Sunday, February 25, 2018

2 Lent B, 2018: Get behind me, Satan!

Lectionary: Genesis 17:1-7, 15-16; Psalm 22:22-30 ; Romans 4:13-25; Mark 8:31-38

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En el nombre del Dios, Padre, Hijo, y Espiritu Santo. Amen.

I am aware that there are at least two puppies establishing their relationships with two families in this congregation. It’s such an exciting time, integrating a furry family member. The way we teach the puppies to relate to the people in our family, our homes, our furniture, our shoes… will determine the quality of our lives for the next 10-20 years.

The relationship we want to form with our pets takes time to build and it requires patience, discipline, and forgiveness. The same can be said about our relationship with God.

Our Scriptures today hold up for us today the concept of righteousness, that is, right relationship with God. So what exactly is righteousness?

The dictionary defines righteousness as something that is morally right or justifiable. It says a righteous person is virtuous, in other words, their behavior that is morally right.

By comparison, our Judeo-Christian tradition takes a radically different approach to this concept. For us, righteousness is right relationship, it’s a quality from within us, and the fruit of righteousness is wholeness, harmony, and peace, joy, and love. And righteousness, our relationship with God, is life.

For example, our story from Genesis describes how God invited Abraham into relationship. God offered Abraham a covenant, that is, a formal agreement – a contract – saying, “I will make you exceedingly fruitful…” Remember, he’s 99 years old and has no son, and God says, “I will make you exceedingly fruitful… I will make nations of you” and I will bring life from Sarah’s barren womb and I will make nations rise from her… “ I will keep this covenant with your descendants too. It will be an everlasting covenant.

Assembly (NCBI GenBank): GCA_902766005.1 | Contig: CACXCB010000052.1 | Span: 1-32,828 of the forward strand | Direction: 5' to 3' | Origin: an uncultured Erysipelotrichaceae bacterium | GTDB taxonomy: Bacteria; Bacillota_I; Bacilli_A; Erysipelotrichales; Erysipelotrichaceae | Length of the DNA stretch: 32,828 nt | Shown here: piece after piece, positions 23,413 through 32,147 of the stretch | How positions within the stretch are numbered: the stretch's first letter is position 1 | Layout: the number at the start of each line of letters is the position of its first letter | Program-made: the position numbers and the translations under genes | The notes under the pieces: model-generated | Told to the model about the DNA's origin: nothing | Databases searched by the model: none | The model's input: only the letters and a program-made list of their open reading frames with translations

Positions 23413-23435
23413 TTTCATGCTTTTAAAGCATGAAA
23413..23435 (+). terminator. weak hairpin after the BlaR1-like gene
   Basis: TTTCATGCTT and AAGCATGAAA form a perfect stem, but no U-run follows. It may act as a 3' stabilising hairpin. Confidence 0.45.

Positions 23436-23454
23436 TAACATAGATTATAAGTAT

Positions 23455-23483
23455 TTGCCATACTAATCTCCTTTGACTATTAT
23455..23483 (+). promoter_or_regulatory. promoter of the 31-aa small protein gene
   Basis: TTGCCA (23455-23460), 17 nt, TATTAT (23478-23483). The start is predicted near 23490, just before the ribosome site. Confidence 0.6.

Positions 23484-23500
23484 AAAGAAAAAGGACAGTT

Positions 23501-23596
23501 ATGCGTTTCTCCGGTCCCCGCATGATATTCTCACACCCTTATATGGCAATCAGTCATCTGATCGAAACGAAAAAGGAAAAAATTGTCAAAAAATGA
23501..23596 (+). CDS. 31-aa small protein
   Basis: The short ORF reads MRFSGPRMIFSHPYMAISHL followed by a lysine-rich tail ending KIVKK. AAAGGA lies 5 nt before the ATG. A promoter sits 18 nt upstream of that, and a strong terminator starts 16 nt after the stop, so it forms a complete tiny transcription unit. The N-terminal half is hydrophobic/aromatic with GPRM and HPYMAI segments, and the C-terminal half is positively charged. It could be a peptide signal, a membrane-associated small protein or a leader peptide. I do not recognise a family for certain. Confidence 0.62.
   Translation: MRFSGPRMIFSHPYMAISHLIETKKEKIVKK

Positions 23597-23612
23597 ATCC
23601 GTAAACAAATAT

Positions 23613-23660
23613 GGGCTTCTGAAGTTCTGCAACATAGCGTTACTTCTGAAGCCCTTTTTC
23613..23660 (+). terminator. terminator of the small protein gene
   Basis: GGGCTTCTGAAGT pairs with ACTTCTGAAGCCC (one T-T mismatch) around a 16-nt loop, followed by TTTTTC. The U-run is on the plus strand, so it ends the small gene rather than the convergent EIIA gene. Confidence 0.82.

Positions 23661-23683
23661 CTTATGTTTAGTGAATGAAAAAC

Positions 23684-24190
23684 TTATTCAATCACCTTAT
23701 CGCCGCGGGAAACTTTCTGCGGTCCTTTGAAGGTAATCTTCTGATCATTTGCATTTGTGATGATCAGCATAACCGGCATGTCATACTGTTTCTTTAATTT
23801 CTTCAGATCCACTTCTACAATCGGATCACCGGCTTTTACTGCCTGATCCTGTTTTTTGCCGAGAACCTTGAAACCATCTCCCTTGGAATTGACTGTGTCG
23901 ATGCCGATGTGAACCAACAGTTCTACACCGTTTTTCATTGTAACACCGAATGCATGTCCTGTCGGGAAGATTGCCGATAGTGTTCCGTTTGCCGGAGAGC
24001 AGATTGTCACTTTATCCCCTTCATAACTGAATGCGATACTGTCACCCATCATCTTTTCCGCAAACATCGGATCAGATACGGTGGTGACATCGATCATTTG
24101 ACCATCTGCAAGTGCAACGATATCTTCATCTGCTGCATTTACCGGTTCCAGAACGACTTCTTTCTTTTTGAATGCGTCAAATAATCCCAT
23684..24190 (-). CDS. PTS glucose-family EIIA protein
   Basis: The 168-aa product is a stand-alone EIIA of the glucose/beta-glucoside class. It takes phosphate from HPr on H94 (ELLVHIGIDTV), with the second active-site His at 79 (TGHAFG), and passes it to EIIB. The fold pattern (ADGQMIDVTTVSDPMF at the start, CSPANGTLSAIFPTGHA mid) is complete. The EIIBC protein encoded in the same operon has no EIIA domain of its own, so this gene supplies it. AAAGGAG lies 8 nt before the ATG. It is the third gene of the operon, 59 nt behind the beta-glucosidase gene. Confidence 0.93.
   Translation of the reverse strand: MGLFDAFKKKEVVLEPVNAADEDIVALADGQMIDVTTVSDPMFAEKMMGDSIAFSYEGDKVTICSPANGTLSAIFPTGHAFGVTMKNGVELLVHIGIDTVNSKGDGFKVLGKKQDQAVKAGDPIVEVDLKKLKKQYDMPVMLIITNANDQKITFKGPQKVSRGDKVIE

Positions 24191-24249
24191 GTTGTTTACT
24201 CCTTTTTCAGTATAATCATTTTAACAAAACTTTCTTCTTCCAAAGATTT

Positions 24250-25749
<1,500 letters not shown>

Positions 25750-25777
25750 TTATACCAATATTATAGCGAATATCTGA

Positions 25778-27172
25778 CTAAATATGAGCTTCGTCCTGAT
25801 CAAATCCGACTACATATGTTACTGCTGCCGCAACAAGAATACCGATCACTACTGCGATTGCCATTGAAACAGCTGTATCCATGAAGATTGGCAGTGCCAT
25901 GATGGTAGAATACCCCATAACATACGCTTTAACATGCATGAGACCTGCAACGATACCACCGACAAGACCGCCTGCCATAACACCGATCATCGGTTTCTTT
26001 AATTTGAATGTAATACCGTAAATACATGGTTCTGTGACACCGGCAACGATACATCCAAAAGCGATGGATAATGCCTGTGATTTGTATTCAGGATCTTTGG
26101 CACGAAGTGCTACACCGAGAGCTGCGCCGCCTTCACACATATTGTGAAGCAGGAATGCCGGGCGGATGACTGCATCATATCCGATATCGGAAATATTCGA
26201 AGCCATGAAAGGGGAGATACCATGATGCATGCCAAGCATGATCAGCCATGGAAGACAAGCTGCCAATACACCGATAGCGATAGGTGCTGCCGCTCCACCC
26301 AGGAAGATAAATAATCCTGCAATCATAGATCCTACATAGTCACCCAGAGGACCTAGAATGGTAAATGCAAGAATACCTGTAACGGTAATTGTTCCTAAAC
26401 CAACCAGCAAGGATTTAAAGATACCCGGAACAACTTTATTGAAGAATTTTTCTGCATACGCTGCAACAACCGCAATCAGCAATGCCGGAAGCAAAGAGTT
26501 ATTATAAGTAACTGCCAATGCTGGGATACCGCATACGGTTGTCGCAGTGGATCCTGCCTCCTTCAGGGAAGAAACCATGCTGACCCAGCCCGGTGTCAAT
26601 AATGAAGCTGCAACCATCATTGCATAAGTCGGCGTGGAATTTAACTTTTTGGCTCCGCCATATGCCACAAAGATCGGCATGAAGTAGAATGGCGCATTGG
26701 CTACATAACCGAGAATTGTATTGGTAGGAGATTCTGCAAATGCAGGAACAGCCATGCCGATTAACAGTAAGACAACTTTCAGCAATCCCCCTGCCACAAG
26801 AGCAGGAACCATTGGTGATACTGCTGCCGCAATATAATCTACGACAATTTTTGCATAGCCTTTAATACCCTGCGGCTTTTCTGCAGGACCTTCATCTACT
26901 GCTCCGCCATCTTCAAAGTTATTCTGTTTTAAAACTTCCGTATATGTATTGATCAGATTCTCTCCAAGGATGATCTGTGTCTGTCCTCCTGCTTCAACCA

Abraham’s part in the contract was to accept the offer, despite what earthly barriers seemed in the way. I love the part of Paul’s letter to the Romans (he rarely makes me laugh, but this time he did!) where he discusses this: “He did not weaken in the faith when he considered his own body, which was already as good as dead (for he was about 100 years old), or when he considered the barrenness of Sarah’s womb. No distrust made [Abraham] waiver…”

That is righteousness… that is right relationship.

Compare that now with Peter, blessed Peter, who waivers… But I, for one, am grateful that he did. I waiver too.

Jesus is preparing his disciples for a difficult season in their relationship, one that will illustrate to them the cost of righteousness. He tells them that he is about to undergo great suffering, be rejected by the religious leadership, and be executed, after which he will rise again.

Peter must have quit listening before that last part, because he pulls Jesus aside and rebukea him privately: ‘Say it ain’t so!’ Peter’s love of Jesus, his respect and admiration for him, and his wisdom about Jesus’ identity as the Messiah are barriers to his being able to look beyond the earthly circumstances to the fulfillment of God’s plan in Jesus and these circumstances in which that plan will be fulfilled.

Jesus responds to Peter publicly indicating that this is an important lesson for all of his followers, not just his rock. So looking at the disciples, Jesus hit Peter with these biting words: “Get behind me Satan! For you are setting your mind not on divine things, but on human things.”